So when someone is either misguided and thinks that dumping a cat or a dog at our facility when we are not there is the right thing to do, or simply does not care that it is not the right thing to do, it creates a huge problem for our organization and our volunteers, as well as for the cat or dog that was dumped. Dumped animals are rarely dumped with their shot records or vet histories. Many are sick with diseases we cannot afford to spread into our facility or bring into our foster homes. It also means that dog or cat we have on hold with a local animal control will probably die because the next space that opens up won’t be available for it. Or the next person who has arranged to surrender an animal by following the proper format will now have to wait even longer, being “punished” for doing the right thing.
We do understand that the majority of the people who dump their dogs and cats do so because they believe they are doing the right thing for that dog or cat. These misguided people believe that rather than dumping it on the side of the road it is better to drop it off at CAAWS because at least someone will be looking after it.
However, we ask that you consider that those actions have repercussions, not only for the dumper– as it is illegal to abandon an animal in East Baton Rouge Parish– but for that animal, for the animals currently at our facility, for the animals that remain on the waiting list because the abandoned dog has now taken their spot, for the animals that remain in kill shelters that will no longer have an opportunity to be pulled for our facility. There are repercussions for our volunteers in their heartbreak for the abandoned animal, in hours spent extra due to the extra work, in money spent on vet expenses for the abandoned animal. There are also safety risks for our volunteers, for possible attack from a dog that is terrified and lost everything that it has known. There are safety risks to the dog itself if it escapes before we find it or dies from dehydration because it is left out in the heat of summer without a care for its safety. The risk of an abandoned animal bringing diseases into our shelter is extremely high. We have a responsibility to protect our current animals first and foremost.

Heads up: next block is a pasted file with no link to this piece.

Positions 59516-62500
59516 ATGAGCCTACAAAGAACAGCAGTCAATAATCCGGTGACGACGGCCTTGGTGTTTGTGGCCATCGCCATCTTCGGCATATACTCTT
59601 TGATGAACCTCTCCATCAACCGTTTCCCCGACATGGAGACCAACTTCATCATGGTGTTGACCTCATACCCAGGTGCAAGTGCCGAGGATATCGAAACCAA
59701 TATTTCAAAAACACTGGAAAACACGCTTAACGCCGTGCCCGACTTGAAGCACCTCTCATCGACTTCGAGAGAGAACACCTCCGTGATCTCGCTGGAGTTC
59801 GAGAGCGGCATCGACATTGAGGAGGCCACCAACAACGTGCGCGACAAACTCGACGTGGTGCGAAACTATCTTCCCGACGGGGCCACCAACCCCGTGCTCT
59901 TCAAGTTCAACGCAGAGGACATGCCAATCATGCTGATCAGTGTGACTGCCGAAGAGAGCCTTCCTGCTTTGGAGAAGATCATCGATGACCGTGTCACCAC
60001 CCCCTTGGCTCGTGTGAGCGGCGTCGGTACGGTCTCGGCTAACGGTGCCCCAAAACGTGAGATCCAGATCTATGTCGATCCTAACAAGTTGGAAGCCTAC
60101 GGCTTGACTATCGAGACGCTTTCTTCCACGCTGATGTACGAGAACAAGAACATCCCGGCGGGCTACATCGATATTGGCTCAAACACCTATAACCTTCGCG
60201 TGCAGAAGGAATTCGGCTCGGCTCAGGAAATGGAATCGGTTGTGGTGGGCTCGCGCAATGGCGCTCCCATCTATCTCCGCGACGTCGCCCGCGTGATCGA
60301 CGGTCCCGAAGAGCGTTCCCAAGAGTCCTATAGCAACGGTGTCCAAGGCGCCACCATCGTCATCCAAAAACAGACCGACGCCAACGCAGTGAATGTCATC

There are alternatives. Please reach out to us. Please call us at 225-752-5801, email us at firstname.lastname@example.org. We have spay and neuter programs that can assist you in getting your animals spayed and neutered to stop producing unwanted puppies and kittens, the very same puppies and kittens that will very likely get dumped or abandoned at our shelter or at Animal Control. In our Public Assistance Program you can bring the animal up to CAAWS for our Adoption Days and we will screen potential homes for you. We have resources and knowledge. We will help you as much as we possibly can, that’s what we’re here for.
In the meantime, to best help us we need two things to keep CAAWS going: money and volunteers, both in-house and as fosters, and we can always use more of both. If you’d like to volunteer we have several ways you can help so you’re sure to find something that’s right for you. If you would like to support CAAWS with a financial donation we have several options available including becoming a member of CAAWS.
– Article contributed by CAAWS volunteer Kelly H, with input from Julie A & Glenda P